Susan Sluyter has been a teacher in the Cambridge Public School District for nearly 20 years, and has been a teacher for more than 25. Last month, she sent the district her resignation letter, describing her ‘deep love and a broken heart’ that she has for her profession.
In her letter, Sluyter writes that she can’t apply her knowledge of how children learn in an environment that requires teachers to be rated on standardized testing and data collection. Continue reading
America’s school children are falling even further behind other nations in the core subjects of reading, mathematics and science, according to a new study released this week.
The worrying data, compiled as part of the Program for International Student Assessment (PISA), found that the academic performance of 15-year-olds in the U.S. has remained relatively flat in recent years, while other nations have experienced significant growth.
With the results leave the U.S. floundering around the middle of the world’s sixty-five wealthiest nations, the top performers in all three subject areas were from Asia.
The high achievers included Shanghai, one of three educational systems in China that participated, Singapore, the Republic of Korea and Japan. Continue reading
The Department of Education spends billions of dollars annually, and touts phase three of its “race to the top,” but the sad fact is that based on testing results, American education is on a race to the bottom. We spend more than any other nation on earth yet rank in the bottom quartile (26th out of 34) of OECD (developed) nations in the latest international comparison, the Program for International Student Assessment (PISA).
We are paying filet mignon prices and getting Sonic Burger results, in other words. I guess the upside is that our unionized teachers have such great job security that they can hardly be fired once they get “tenure.” Oh, and the benefits and retirement pay are outstanding.
Naturally, Arne Duncan, Secretary of Education, is calling for even more money. Continue reading
“The honeymoon is over.” Instructors who award low grades in humanities disciplines will likely be familiar with a phenomenon that occurs after the first essays are returned to students: former smiles vanish, hands once jubilantly raised to answer questions are now resentfully folded across chests, offended pride and sulkiness replace the careless cheer of former days. Too often, the smiles are gone for good because the customary “B+” or “A” grades have been withheld, and many students cannot forgive the insult. Continue reading
A new development in education is deciding what “literacy” should be in the 21st century.
With a swirl of technological breakthroughs all around us, elite educators are gaga at the plethora of excuses for pooh-poohing subjects routinely taught in the dark age known as the 20th century.
The National Council of Teachers of English recently announced: “Literacy has always been a collection of cultural and communicative practices shared among members of particular groups. As society and technology change, so does literacy.”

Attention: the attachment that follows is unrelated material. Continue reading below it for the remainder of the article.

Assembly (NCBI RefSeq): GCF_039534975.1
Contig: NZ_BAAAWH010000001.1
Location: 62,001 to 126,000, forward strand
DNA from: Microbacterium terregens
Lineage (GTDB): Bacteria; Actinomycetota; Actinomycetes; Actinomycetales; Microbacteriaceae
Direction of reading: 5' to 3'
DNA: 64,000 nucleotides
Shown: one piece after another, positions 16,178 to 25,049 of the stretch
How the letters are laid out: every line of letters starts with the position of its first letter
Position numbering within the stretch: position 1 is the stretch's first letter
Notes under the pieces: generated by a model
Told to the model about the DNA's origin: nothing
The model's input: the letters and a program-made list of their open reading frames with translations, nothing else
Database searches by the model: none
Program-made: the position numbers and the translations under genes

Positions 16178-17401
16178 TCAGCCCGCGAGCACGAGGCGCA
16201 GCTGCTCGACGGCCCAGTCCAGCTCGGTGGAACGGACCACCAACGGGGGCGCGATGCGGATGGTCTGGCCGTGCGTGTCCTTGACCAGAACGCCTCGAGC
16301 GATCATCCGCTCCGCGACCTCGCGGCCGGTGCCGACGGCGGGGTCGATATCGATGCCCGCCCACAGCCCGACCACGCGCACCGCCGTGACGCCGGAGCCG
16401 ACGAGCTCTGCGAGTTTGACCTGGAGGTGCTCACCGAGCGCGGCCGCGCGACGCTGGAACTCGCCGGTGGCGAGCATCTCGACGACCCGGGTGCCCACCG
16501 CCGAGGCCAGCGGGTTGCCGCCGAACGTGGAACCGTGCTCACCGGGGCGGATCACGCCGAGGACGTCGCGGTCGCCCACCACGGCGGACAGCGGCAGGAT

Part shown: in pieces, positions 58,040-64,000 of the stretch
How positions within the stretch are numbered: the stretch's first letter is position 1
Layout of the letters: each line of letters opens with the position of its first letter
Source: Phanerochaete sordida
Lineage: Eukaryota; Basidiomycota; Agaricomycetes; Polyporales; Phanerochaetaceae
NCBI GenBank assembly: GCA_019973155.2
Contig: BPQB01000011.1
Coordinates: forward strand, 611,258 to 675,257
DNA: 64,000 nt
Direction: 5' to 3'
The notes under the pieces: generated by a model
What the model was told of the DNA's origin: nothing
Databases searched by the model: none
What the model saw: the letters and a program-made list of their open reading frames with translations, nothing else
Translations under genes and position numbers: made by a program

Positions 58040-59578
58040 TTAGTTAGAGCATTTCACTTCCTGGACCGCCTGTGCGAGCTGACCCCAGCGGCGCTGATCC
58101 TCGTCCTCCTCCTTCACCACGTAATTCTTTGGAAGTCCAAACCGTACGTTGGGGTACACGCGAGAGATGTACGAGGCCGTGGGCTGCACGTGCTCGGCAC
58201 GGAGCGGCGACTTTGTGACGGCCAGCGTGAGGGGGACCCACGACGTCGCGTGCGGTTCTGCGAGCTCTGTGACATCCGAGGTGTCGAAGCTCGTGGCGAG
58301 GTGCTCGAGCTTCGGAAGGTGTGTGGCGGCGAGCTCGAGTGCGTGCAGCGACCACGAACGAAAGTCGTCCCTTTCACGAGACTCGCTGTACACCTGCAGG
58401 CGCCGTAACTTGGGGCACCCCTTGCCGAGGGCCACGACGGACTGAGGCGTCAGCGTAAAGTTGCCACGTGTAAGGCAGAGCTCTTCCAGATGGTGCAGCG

These people give good sophistry. Presto, literacy can now be defined any way they want. When these Teachers of English get through, it’s a safe bet they won’t spend as much time teaching English. Continue reading
A teacher from New York has branded education reforms and new tests for children ‘child abuse’.
Speaking at a forum on Common Core at Ward Melville High School, the unnamed woman blasted the reforms, saying that 70 per cent of children had failed the new tests.
She told New York state education commissioner John King that ‘hundreds of thousands of mommies’ were going to refuse to have their children tested because ‘mommies in New York don’t abuse their children.’ Continue reading
To deliberately deprive a child of a good education is a sin against the child and the nation. To abuse a pupil’s trust is despicable. To manipulate history in the classroom as a means to promote a political or religious ideology is diabolically unethical. To throw away teaching methods that work for practices that do more harm than good is a tragedy. To walk out on a classroom of pupils for personal gain is maniacally egocentric. Sadly, this is precisely what is happening to children in public schools today.
Unfortunately, most teachers join a union like the National Education Association, and in so doing new members must agree (pg. 120) to the union’s goals and objectives. In turn the union protects their members no matter how badly the teachers serve the students. Continue reading
In the world of finance, there is always talk of bubbles – mortgage bubbles, tech stock bubbles, junk bond bubbles. But bubbles don’t develop only in financial markets. In recent years, there’s been another one quietly inflating, not capturing the attention of most observers.
It’s an education bubble – just not the one of student debt that has graced the pages of the New York Times and so many other publications in recent months.
The problem is not that we are overeducating ourselves as many would have you believe. Rather, it’s that we are spending a fortune to undereducate ourselves. Continue reading
Across America, many urban school districts are on life support, and in some places, the plug is ready to be pulled. This dire reality is routinely discussed, but missing from the conversation is the ever-growing dropout rate in urban schools. No, not the student dropout rate, but that of teachers. The teachers’ dropout rate is a result of burnout after their ambition is crushed by a climate of cultural adversity. In other words, their ‘save the kids’ optimism dissolved into a ‘run from the kids’ reality. These teachers anticipated teaching life-changing lessons to the kids but ended up learning life-changing lessons from the kids. Continue reading
How parents and teachers are divided over the value of cursive in a digital age
- The national Common Core Standards, adopted by 45 U.S. states, does not include handwriting as part of the curriculum
- This spring North Carolina passed the Back to Basics bill, reintroducing cursive into the classroom